Nigeria: Two Years After Judgement, Women Task Tinubu On 35% Affirmative Action

Since the ruling, governments at various levels have failed to implement the policy by not meeting the 35 per cent women inclusion quota.

Two years after a landmark judgement ordering the Nigerian government to implement the 35 per cent affirmative action, women groups and other concerned parties have condemned the government’s failure to implement the ruling.

The Federal High Court in Abuja, on 6 April 2022, ordered the Nigerian government to enforce the National Gender Policy by allotting 35 per cent of appointments in the public sector to women.

Since the ruling, governments at various levels, have failed to implement the policy by not meeting the 35 per cent women inclusion quota.

However, at a media dialogue organised by Women Radio 91.7 FM in commemoration of the two-year judgement, women groups have called on President Bola Tinubu to prioritise female representation in his government.

Need for women representation, collaboration

In her comments, the National President of the International Federation of Women Lawyers (FIDA),

Amina Agbaje, lamented that the Tinubu-led administration appointed fewer women as ministers.

The proportion of women on Mr Tinubu’s ministerial list falls short of the 35 per cent affirmative action, with eight women out of 45 ministers.

Ms Agbaje said: “If women were considered good enough to vote and campaign during elections, they should be considered good enough to be appointed to various political positions.”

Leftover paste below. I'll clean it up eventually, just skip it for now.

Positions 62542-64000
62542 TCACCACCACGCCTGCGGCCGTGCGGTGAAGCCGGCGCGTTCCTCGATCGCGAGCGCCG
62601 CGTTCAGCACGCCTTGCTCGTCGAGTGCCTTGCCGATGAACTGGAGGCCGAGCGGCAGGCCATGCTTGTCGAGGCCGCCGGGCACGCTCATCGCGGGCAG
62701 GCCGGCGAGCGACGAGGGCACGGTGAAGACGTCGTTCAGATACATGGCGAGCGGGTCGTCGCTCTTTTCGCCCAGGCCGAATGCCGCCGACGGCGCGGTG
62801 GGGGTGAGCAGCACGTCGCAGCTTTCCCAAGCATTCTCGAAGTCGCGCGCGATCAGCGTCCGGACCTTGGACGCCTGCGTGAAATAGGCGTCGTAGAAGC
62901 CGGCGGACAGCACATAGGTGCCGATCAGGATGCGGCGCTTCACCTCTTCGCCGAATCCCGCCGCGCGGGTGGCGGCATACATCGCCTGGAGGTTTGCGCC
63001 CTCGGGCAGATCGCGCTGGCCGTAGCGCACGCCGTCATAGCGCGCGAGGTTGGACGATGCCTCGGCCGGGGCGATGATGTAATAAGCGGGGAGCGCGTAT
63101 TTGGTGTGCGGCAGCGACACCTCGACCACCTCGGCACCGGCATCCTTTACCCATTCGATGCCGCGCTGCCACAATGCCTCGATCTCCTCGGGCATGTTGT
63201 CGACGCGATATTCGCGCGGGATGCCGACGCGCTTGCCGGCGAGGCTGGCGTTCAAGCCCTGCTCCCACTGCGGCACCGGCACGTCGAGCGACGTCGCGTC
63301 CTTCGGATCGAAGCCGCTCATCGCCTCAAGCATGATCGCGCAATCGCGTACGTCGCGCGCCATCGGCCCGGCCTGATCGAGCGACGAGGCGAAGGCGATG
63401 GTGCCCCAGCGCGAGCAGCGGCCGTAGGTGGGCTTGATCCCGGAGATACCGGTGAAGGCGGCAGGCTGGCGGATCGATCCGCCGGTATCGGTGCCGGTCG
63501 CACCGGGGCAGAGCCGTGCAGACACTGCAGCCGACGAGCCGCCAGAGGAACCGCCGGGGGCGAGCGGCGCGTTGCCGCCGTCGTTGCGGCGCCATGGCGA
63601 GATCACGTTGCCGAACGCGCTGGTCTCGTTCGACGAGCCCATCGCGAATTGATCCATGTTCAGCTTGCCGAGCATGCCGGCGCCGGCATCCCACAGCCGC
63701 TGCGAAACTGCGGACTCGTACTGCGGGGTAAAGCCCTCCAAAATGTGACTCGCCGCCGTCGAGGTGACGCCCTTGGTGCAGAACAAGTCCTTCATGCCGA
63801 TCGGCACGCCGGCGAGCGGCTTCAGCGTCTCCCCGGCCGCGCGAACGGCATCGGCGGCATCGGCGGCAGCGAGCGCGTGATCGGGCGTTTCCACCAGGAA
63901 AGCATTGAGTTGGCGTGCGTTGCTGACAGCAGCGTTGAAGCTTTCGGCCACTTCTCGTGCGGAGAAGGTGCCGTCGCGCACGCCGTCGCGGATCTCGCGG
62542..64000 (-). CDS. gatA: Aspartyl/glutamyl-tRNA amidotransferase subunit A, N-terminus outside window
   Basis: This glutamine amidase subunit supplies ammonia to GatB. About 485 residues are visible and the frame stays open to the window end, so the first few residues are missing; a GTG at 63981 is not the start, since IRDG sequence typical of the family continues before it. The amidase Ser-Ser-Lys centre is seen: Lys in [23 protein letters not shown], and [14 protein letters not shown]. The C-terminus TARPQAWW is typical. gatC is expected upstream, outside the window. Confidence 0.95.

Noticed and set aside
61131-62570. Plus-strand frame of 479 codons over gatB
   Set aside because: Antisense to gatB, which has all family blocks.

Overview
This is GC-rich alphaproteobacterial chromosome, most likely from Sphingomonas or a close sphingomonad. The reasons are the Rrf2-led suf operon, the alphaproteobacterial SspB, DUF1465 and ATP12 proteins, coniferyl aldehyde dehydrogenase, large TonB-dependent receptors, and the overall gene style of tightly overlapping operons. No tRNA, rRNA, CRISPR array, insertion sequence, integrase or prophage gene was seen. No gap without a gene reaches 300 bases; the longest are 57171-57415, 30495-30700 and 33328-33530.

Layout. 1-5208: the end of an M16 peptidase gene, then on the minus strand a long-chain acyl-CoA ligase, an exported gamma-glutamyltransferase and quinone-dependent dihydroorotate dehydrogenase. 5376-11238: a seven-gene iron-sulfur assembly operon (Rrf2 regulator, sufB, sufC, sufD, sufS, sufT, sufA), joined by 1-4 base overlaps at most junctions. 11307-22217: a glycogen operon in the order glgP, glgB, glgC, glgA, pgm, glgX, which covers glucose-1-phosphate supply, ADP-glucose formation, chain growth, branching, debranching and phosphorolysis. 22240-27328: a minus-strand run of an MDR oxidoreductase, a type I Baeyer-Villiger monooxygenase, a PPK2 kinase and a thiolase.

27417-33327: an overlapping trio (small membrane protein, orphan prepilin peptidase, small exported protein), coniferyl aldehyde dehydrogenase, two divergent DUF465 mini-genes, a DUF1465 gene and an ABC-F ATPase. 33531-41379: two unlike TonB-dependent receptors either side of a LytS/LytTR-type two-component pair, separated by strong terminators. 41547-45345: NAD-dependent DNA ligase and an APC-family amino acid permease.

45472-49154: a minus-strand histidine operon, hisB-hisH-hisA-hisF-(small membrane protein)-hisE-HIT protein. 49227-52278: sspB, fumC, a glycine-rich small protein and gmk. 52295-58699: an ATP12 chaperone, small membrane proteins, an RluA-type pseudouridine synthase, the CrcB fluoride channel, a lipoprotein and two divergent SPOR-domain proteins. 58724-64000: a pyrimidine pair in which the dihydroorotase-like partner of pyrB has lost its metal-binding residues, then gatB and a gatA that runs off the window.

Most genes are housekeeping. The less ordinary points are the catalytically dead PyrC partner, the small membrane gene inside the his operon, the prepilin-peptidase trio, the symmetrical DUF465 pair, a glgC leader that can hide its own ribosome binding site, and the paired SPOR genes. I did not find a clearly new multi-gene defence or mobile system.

Ms Agbaje added that there is a need to sustain and continue the demand for more women’s representation.

On her part, Rasheedat Medupin of the Sustainable Gender Action Initiative (SGAI) stated that the government needs to partner with civil society organisations to intensify efforts to implement the 35 per cent affirmative action and also make Nigeria a nation where women’s voices are heard.

Ms Medupin, who appealed to the Tinubu-led government to uphold the judgement of 6 April 2022 by appointing more women into positions, added that Nigeria needs to accept women as accomplished leaders and ensure that gender policies are implemented.

According to Marshal Abubakar of Falana & Falana Chambers, the government must be reminded to obey the rule of law of judgment of 6 April 2022.

Mr Abubakar urged Nigerian women to go back to court to get the judgement enforced should the Tinubu administration fail to uphold the judgement, while also calling for the need to engage with stakeholders at the national assembly to canvass for constitutional amendment to allow women to occupy more seats.

More comments

Ngozi Nwosu-Juba of Vision Spring Initiatives also emphasised the need to involve more women at the grassroots and return to court to get the judgement enforced.

Ms Nwosu-Juba recommended that the ongoing constitutional review should be taken advantage of to revisit the five gender bills to make up for the lack of women in governance.

Zainab Yahaya Tanko of Nigerian Women Trust Fund stated that women have the numbers and must be adequately represented, while also calling for the need to intensify efforts until the judgement is implemented.

The consensus of the media dialogue is that the government must implement in full its own National Gender Policy that has been further made mandatory through the 6 April 2022 landmark judgement in favour of Nigerian women.

Background on Affirmative Action

A group of Nigerian civil society organisations led by the Nigerian Women Trust Fund filed a suit against the Nigerian government on 24 August 2020, seeking the implementation of the 35 per cent Affirmative Action as contained in the National Gender Policy which was adopted by the government in 2006.